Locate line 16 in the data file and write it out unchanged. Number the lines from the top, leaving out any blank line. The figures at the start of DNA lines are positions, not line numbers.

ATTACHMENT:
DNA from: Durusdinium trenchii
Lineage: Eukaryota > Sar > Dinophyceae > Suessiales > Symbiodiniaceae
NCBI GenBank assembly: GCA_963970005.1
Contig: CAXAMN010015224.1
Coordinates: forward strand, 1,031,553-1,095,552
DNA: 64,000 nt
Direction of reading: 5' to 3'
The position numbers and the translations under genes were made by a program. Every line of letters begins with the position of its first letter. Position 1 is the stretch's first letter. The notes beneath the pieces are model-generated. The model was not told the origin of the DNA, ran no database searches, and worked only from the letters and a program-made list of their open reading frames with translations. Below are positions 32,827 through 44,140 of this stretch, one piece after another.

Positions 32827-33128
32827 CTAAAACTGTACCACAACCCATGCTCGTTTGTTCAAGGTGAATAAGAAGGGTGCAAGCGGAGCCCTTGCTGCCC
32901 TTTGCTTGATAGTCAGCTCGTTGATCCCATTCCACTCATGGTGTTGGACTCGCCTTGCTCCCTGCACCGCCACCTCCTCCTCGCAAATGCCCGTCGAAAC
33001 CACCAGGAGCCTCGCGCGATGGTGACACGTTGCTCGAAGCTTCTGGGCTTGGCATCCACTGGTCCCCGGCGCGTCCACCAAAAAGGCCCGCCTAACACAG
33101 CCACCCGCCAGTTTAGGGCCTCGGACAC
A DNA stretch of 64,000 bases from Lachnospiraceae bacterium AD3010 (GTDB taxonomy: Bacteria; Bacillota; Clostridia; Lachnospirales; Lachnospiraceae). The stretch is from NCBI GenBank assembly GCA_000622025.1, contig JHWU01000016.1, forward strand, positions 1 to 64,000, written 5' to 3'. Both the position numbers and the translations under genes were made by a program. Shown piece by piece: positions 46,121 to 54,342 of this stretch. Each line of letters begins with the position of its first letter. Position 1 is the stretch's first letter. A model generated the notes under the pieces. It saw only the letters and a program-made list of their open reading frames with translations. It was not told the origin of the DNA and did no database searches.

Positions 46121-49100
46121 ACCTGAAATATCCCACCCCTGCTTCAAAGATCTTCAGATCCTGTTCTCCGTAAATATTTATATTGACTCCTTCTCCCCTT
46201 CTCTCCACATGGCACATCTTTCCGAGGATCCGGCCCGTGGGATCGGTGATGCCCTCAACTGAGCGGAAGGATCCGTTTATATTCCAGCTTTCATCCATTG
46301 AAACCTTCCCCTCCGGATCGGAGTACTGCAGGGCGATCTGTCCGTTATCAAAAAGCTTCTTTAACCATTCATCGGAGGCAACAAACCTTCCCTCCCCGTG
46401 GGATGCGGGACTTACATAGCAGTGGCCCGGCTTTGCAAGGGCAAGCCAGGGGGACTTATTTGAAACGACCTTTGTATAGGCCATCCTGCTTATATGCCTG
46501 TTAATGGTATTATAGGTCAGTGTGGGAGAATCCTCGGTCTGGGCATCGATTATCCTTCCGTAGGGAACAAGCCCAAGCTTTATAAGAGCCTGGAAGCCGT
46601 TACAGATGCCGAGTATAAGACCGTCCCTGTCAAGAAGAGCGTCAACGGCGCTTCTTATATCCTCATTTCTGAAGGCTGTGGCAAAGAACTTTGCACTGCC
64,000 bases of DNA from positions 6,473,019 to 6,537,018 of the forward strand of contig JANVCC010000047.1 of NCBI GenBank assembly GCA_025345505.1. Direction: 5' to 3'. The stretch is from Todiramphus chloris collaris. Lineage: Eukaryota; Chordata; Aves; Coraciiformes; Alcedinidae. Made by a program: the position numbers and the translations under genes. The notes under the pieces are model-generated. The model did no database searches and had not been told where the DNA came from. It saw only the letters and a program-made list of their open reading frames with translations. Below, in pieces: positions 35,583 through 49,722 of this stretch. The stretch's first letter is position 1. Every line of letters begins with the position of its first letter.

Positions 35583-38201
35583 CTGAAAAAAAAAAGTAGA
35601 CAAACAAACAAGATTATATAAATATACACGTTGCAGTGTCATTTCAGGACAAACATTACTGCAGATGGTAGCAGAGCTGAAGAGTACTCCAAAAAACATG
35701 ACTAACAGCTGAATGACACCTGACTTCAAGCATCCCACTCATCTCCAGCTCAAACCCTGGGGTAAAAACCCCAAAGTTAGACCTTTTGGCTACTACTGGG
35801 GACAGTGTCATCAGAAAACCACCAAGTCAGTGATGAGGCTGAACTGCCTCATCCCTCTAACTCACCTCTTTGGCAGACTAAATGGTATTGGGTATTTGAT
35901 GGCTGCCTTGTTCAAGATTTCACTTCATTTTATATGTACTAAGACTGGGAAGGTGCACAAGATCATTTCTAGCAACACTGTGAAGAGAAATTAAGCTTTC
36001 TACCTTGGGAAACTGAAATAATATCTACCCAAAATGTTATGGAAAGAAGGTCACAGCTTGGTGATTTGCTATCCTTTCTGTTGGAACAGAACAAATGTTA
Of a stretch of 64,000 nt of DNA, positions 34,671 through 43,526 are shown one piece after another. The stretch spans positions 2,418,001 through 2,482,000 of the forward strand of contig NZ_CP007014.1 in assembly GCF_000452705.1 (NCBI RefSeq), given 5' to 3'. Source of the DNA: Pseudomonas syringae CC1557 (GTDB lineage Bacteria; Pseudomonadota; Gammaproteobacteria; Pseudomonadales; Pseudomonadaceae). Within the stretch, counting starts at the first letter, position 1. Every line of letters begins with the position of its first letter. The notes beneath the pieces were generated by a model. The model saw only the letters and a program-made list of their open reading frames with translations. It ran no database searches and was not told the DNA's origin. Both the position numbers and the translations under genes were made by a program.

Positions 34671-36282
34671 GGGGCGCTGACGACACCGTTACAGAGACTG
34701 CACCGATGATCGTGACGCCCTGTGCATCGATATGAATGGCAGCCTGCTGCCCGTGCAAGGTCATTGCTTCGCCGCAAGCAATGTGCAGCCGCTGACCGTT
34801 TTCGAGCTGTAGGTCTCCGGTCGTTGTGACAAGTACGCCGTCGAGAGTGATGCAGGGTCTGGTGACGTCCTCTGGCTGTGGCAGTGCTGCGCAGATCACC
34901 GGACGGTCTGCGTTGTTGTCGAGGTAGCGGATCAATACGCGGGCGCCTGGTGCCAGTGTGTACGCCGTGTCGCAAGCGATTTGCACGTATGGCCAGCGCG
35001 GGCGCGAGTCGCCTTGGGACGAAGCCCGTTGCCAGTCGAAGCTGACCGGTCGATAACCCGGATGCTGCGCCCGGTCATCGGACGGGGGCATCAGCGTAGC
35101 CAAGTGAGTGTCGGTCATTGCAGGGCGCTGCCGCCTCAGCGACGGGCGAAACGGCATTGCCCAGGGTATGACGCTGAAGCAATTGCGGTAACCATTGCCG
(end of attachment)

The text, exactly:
46121 ACCTGAAATATCCCACCCCTGCTTCAAAGATCTTCAGATCCTGTTCTCCGTAAATATTTATATTGACTCCTTCTCCCCTT